Look, for instance, at the celebrated Brasealie case, often cited, and reported in 2d Howard, Mississippi Reports 837. There Elisha Brasealle, a planter in Mississippi, was faithfully and successfully nursed by a mulatto slave during a dangers and protracted illness. He afterwards took her to Ohio, had her educated, and finally married here, having first emancipated her, by deed recorded in Ohio and Mississippi. He returned with her to the latter State, where she have birth to a son. Upon Mr. Brasealle's death his will was found, in which he ratified the deed of emancipation, and devised all his property to this son, whom he acknowledge to be such. The will, however, was successfully contested as to the valicity of the emancipation and devised to the son, by some distant relations of the testator in North Carolina. The Judge, (Sharkey) in his opinion, uses this language: "The state of the case shows conclusively that the contract that had its origin in an offence against morality, pernicious and detestable as an example. But, above all, it seems to have been planned and executed with a fixed design to evade the rigor of the laws of this State. The acts of the party in going to Ohio with the slaves, and there executing the deed, and his immediate return with them to this State, point with unerring certainty to his purpose and object. The laws of this State cannot be thus defrauded of their operation by one of our own citizens."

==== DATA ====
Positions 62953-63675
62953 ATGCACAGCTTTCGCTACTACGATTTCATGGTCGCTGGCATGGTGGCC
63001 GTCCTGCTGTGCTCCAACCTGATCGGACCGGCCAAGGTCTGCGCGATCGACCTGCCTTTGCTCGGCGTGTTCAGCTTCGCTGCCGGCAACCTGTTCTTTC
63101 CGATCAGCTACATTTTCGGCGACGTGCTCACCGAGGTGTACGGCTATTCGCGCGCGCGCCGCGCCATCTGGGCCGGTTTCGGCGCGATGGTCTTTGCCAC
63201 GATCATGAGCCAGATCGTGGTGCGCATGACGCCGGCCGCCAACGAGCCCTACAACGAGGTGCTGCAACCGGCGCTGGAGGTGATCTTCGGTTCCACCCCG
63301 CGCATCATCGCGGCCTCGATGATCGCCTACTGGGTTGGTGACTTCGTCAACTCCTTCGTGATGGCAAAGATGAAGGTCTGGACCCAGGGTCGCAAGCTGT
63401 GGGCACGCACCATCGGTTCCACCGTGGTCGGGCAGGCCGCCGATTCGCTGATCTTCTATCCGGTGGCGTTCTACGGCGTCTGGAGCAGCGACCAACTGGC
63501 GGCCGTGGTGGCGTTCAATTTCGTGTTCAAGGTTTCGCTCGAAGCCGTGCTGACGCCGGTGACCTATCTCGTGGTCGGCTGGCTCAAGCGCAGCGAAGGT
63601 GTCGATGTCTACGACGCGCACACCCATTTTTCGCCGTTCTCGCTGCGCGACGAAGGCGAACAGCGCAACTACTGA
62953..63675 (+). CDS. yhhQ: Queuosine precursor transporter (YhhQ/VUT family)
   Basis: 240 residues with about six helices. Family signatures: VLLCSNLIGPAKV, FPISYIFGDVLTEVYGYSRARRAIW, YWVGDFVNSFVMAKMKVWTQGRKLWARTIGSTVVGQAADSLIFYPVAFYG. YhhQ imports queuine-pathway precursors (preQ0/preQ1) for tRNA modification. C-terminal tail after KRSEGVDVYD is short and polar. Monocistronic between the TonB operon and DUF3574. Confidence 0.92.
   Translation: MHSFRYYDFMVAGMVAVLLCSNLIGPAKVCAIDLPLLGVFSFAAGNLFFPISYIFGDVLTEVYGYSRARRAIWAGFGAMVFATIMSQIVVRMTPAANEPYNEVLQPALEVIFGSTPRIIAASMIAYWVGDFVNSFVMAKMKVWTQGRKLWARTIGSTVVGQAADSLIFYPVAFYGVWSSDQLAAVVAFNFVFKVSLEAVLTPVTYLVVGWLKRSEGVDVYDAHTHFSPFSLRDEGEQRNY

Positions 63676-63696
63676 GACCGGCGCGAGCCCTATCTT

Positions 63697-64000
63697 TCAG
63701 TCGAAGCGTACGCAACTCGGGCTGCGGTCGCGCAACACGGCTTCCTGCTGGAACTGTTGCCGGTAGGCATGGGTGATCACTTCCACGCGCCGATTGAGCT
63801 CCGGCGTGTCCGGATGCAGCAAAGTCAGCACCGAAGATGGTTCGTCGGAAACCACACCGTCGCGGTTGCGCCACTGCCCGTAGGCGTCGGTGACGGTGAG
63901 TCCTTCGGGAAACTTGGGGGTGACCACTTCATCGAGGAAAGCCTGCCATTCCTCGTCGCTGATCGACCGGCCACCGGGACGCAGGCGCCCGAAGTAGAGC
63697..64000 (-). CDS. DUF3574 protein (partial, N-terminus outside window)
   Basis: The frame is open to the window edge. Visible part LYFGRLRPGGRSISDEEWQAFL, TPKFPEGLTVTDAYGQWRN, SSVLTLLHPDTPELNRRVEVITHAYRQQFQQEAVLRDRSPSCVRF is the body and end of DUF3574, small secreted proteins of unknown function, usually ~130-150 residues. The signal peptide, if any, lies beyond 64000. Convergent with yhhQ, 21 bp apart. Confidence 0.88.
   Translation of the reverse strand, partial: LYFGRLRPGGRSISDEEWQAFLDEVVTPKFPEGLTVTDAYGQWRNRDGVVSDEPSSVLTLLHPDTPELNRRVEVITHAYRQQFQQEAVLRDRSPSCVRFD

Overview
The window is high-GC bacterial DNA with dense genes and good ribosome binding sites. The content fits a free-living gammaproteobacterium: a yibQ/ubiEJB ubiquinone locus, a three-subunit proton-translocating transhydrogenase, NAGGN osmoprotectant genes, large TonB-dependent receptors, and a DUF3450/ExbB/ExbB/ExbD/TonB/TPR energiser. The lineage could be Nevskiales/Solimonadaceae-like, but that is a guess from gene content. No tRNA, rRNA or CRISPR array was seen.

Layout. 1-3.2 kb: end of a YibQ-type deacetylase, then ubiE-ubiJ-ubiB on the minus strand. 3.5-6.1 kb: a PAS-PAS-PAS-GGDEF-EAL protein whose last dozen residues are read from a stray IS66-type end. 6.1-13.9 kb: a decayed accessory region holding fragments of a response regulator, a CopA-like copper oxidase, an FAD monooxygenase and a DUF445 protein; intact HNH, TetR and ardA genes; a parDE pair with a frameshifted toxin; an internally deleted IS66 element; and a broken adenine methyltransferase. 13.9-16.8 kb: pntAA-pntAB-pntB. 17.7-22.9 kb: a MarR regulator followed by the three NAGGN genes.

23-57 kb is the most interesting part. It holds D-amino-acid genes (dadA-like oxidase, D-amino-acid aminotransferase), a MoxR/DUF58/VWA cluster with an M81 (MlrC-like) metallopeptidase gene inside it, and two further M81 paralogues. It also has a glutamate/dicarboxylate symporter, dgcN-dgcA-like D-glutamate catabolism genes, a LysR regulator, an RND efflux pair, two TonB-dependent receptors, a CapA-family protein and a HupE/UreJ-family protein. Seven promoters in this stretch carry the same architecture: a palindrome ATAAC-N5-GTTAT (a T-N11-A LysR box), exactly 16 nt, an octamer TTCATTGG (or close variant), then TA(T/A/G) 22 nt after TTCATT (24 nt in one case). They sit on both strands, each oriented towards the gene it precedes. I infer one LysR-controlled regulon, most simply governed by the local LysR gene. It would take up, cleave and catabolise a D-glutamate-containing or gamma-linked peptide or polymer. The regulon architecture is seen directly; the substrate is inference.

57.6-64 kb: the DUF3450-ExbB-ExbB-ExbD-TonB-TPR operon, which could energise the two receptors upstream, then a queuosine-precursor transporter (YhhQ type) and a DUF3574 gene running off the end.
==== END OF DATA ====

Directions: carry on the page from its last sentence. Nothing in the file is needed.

This merciful judge gave no quarter to the slaves. No time was afforded to apply to the Legislature to sanction the emancipation, but the greedy North Carolinians took the whole of the estate, and the mother and son were decreed, in the language of the judge, "still slaves and part of the estate of Elisha Brasealle."
Can those who believe in an overruling and avenging Providence, wonder that a nation which tolerates and maintains such iniquity is devastated and scourged by civil war?
Reference: The Nashville Daily Union, 27 Sep 1863, p. 4 as indexed at Chronicling America, Historic American Newspapers, National Endowment for the Humanities and Library of Congress, accessed January 2015